Serialized Inventory Management
For most inventory management scenarios, each product's total quantity on hand is the most important piece of data to track. As long as you know how much of each product's stock is coming in through the back door and out through the front, your inventory needs are met. But what if individual units need to be tracked separately?
This type of situation isn't as uncommon as you might think. There are many cases in which the individual items being kept in inventory and sold to customers need to have unique identifiers attached to them. This is called serialization, and is most commonly used on high-value goods for more precise tracking or for warranty claims.
Serial numbers are a part of everyday life. Your cell phone likely has an IMEI number that your carrier used to activate your phone line. Your car has a VIN for warranty, maintenance, insurance, and recall purposes. Most firearms and laptops will also have serial numbers attached to them.
When to use serial numbers
Choosing to track serial numbers is a decision you should make on a case-by-case basis. Products that use serialization are generally more valuable. Otherwise, they may be more strictly regulated by government organizations or other overseeing bodies.
Some product types and industries are going to mandate serialized inventory as a standard. If you sell jewelry, firearms, laptops, or smartphones, serialization is almost guaranteed. Those retail niches need an inventory management software solution that supports serial number tracking.
In less definite cases, you may still opt for serialization for certain purposes. Serial numbers make it easier to track individual purchases for warranty claims. Manufacturer recalls are also reliant on serial numbers to specify which products carry defects.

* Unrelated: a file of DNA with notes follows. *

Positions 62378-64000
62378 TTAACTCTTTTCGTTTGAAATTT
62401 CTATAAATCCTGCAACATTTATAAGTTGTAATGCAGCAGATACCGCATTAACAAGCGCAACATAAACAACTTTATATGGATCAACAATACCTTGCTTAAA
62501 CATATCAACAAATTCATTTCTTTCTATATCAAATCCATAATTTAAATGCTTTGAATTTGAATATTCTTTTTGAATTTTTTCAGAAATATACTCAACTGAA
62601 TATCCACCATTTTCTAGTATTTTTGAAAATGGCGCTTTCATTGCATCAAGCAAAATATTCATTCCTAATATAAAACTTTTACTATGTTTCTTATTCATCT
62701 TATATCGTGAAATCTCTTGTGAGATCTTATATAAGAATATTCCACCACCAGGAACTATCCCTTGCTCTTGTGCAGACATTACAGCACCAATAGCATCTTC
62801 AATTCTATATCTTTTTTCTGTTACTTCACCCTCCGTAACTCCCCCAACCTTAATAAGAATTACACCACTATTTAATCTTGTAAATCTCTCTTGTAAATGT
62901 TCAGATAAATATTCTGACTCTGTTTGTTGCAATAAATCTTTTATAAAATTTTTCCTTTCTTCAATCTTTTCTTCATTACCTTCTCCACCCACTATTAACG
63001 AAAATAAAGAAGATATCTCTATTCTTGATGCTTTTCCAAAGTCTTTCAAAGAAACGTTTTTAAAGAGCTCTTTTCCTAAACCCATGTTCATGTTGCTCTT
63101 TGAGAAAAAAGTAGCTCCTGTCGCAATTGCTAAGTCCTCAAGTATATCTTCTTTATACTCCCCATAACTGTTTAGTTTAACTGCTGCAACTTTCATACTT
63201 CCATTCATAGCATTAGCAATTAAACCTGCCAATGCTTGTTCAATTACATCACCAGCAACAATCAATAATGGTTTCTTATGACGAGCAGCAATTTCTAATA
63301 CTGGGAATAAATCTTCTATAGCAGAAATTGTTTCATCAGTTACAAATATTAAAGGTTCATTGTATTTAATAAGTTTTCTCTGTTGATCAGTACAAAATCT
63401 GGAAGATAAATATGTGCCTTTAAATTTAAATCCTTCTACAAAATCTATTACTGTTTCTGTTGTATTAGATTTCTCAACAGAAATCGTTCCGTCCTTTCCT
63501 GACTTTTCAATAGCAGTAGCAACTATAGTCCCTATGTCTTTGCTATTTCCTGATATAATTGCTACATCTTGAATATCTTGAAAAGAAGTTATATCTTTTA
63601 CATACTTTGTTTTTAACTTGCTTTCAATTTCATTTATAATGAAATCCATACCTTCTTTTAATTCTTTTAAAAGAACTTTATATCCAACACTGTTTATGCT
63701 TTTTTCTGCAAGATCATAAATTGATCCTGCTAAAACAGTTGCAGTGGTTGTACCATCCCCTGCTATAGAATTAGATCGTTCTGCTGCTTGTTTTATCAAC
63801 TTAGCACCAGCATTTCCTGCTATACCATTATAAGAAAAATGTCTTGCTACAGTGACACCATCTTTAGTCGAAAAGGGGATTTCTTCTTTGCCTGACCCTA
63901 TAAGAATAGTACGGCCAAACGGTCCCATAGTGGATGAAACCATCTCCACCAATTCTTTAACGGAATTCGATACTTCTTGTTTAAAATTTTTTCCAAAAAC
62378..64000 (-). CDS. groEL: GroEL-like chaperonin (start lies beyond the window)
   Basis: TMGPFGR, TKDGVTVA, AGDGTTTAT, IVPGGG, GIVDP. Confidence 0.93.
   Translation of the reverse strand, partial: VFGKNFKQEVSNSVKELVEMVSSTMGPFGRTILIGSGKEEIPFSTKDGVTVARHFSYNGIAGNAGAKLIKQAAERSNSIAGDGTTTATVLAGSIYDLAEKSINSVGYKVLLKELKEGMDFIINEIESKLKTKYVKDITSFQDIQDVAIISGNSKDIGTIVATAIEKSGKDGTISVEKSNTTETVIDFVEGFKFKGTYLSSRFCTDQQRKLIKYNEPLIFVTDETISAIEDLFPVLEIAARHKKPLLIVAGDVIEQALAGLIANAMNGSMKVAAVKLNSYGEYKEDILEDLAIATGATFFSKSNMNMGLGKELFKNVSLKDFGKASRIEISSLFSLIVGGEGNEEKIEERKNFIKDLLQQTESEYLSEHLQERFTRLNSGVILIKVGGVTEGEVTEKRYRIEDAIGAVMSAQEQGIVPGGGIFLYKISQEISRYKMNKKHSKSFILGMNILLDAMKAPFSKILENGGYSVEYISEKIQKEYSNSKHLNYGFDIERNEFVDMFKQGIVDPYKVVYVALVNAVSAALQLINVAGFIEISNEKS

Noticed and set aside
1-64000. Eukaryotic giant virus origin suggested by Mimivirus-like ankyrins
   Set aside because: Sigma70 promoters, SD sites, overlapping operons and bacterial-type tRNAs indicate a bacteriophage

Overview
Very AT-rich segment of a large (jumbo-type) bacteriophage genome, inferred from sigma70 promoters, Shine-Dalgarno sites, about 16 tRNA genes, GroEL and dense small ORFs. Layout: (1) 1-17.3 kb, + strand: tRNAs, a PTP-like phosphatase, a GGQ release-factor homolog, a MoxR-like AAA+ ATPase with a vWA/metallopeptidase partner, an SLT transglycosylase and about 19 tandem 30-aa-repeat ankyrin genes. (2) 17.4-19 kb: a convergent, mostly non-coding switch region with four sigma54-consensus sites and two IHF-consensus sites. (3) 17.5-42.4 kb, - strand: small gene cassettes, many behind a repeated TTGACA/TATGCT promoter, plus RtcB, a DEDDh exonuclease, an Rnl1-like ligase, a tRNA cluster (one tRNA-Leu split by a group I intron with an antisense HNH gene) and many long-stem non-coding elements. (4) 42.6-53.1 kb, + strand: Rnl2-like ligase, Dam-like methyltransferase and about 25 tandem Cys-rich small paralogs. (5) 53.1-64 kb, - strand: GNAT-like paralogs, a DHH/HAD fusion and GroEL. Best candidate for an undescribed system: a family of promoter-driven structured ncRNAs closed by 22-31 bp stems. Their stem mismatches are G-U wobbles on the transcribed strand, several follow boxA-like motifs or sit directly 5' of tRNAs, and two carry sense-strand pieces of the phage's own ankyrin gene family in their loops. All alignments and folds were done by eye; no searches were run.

How to track serialized inventory
If you sell products that you need to be able to track individually, there are certain inventory management steps you'll need to take. Your inventory management software should be able to accept serial numbers when receiving stock. From there, you should be able to track individual serial numbers all the way to their final destinations.
Different warehouse workflows will involve the serial number at different times. Often, serial numbers are scanned in when the goods are put away onto their shelves. In other cases, the serial number may follow the product through an assembly or special handling process. Other warehouses still may want to scan serial numbers as products are shipped out to quickly link them up to their purchasers.
An important detail in tracking serialized inventory is the ability to see where a product is located by serial number. This could be a location within your warehouse or the name and address of the customer who purchased the product. Smart serialized inventory management software will make this information very easy for you to access.
Pros and cons of serialization
Whether your business chooses to track serial numbers or not is a tough decision. The answer is only made clear for you when the products you sell require serialization. If you sell smartphones, firearms, or laptops, this decision has already been made. Otherwise, the decision to track serial numbers rests on the advantages for you.
If tracking individual units of a product is not immediately necessary, consider skipping serialization. The theoretical benefits of this fine-tuned tracking may not be worth the added time and effort needed. In other cases, you can avoid requiring serialization by offering a simpler proof of purchase to your customers.
For many businesses, the margin of error that can be eliminated by serialization is simply not acceptable. Perhaps the products involved are too valuable, or the consequences of errors are otherwise too great to risk. If that is the case, your best bet would be inventory management software that offers built-in support for tracking serial numbers.